Q.Why Is My Mango Transplant Struggling?
I recently transplanted a mango tree that is really struggling. I live in zone 9b, and I have planted my mango into a mix of potting soil and Mel’s mix (vermiculite, peat moss, and compost) and the tree has immediately started to see its leaves yellow, dry up, curl upward, and fall off. I’m worried my expensive new tree is going to die.
Its symptoms seem to be consistent with iron deficiency and I have treated with an application of chelated iron but I am not seeing any short-term improvement. Do you have advice for saving this young tree?
Certified GKH Gardening Expert
I think that your pH might be way too low. This would be consistent with using peat moss and no buffer.
Adding iron will further acidify the soil, adding to the issue.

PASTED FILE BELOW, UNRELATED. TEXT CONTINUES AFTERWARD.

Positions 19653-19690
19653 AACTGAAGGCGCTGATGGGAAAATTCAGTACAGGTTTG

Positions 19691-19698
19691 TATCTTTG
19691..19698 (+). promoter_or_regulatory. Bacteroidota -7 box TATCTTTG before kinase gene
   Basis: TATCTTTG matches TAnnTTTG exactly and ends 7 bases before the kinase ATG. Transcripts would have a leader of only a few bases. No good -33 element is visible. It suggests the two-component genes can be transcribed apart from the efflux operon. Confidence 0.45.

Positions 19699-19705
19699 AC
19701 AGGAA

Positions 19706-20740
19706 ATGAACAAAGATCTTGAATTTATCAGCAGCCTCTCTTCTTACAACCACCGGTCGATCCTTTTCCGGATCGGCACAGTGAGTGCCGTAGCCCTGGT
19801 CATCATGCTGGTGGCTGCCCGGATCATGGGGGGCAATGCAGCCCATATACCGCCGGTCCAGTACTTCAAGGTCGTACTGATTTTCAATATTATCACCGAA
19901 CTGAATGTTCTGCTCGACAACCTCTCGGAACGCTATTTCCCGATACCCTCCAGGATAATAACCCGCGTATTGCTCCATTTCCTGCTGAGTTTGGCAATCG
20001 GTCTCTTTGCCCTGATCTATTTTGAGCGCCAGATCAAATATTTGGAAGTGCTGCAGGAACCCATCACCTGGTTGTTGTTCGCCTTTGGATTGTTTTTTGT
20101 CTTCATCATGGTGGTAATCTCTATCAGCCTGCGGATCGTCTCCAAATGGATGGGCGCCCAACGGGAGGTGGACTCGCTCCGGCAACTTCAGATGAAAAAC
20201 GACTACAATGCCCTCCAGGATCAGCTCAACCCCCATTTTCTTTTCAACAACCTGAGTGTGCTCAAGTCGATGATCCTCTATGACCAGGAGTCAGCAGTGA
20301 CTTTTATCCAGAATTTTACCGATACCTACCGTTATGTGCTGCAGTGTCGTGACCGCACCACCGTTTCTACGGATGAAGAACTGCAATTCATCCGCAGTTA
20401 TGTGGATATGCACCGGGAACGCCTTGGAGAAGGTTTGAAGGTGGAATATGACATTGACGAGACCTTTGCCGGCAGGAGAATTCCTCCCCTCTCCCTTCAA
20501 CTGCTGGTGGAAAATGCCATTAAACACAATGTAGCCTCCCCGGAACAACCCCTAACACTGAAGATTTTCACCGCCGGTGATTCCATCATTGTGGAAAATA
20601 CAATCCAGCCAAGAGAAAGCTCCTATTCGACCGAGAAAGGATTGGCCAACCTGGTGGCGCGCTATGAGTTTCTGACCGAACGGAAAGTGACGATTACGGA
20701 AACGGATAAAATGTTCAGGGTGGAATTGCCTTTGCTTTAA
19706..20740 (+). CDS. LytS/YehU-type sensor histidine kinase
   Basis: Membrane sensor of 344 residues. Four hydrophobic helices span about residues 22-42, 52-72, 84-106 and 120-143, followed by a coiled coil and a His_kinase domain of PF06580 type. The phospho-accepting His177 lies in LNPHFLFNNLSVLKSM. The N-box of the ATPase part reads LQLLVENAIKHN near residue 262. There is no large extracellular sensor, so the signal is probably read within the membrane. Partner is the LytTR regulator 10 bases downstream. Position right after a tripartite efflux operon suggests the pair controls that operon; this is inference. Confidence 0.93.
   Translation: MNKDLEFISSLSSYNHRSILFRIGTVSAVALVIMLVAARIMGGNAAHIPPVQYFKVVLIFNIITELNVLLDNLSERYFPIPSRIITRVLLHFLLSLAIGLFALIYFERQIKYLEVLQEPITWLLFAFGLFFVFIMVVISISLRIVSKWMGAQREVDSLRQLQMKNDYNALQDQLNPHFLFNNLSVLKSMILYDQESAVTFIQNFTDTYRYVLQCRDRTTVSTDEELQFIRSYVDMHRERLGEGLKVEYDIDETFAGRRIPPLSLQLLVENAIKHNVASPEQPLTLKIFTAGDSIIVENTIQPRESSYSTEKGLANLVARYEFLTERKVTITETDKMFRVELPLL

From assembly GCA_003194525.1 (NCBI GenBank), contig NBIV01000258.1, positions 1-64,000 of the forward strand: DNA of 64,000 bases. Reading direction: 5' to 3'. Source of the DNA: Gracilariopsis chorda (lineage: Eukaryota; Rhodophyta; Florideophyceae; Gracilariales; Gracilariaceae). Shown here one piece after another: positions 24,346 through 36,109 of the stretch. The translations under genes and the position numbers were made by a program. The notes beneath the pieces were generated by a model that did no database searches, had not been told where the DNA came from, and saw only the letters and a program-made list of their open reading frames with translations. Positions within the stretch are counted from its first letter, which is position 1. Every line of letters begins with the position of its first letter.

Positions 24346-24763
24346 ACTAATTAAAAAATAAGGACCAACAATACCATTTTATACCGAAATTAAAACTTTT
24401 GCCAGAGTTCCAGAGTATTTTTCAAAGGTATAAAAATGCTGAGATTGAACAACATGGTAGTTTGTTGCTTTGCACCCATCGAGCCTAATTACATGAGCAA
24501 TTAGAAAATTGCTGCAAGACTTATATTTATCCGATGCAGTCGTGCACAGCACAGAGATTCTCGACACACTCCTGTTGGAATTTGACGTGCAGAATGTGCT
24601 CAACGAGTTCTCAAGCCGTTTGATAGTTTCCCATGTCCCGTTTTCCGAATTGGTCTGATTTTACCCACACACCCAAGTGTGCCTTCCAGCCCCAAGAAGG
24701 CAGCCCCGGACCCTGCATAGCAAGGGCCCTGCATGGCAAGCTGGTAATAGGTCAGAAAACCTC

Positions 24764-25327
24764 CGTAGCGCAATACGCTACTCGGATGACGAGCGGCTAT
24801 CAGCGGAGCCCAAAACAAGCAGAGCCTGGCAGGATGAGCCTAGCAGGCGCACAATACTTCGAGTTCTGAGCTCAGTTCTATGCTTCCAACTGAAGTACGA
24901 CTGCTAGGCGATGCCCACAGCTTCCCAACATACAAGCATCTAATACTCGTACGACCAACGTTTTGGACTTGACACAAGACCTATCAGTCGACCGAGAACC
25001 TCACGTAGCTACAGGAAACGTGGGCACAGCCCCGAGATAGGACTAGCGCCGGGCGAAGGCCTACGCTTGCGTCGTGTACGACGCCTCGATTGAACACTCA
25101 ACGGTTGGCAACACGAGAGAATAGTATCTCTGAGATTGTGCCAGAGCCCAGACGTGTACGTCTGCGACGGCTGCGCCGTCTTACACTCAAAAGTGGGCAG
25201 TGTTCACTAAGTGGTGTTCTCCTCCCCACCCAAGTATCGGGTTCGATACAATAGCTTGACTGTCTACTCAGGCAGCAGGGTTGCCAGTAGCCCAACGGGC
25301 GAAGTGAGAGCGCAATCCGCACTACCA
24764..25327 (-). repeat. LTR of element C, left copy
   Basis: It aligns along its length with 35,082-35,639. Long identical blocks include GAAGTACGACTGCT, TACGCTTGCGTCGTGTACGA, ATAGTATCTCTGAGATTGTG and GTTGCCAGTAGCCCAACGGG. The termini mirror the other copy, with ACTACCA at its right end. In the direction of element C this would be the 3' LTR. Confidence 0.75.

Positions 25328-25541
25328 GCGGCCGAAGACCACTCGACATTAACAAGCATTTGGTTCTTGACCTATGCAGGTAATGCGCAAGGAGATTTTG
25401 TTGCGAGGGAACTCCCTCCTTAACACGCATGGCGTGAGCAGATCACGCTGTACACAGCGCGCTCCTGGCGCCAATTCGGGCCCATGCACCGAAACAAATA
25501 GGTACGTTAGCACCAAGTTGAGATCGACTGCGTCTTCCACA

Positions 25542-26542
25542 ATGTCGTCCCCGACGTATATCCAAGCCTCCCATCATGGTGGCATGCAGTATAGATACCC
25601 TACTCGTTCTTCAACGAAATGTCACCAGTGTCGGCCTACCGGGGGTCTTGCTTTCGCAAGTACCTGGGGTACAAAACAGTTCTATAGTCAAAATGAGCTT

I recommend using a high quality potting soil made for fruit trees, until you get familiar with the soil requirements for mango trees. They will already contain buffers needed to keep the soil pH stable.
This article will help you to care for mango in container: https://www.gardeningknowhow.com/edible/fruits/mango/mango-trees-in-pots.htm
We just tested pH (litmus) and it came back at 7. Some history for context.
Initially after receiving and transplanting into a mix made with 1/3 compost (Mel's Mix), the leaves were becoming bleached and curling upward. I suspected leaf scorch so we transplanted to another less fertilizer heavy potting mix, supplemented with gravel at the bottom for drainage. We have been watering once a day.
After doing some more research we supplemented with Iron at 2.5g/L, which seems to have stopped the bleaching, but the leaves are now yellow-brown and distorted.
The attached image is from the plant prior to repotting: https://imgur.com/K95d0x5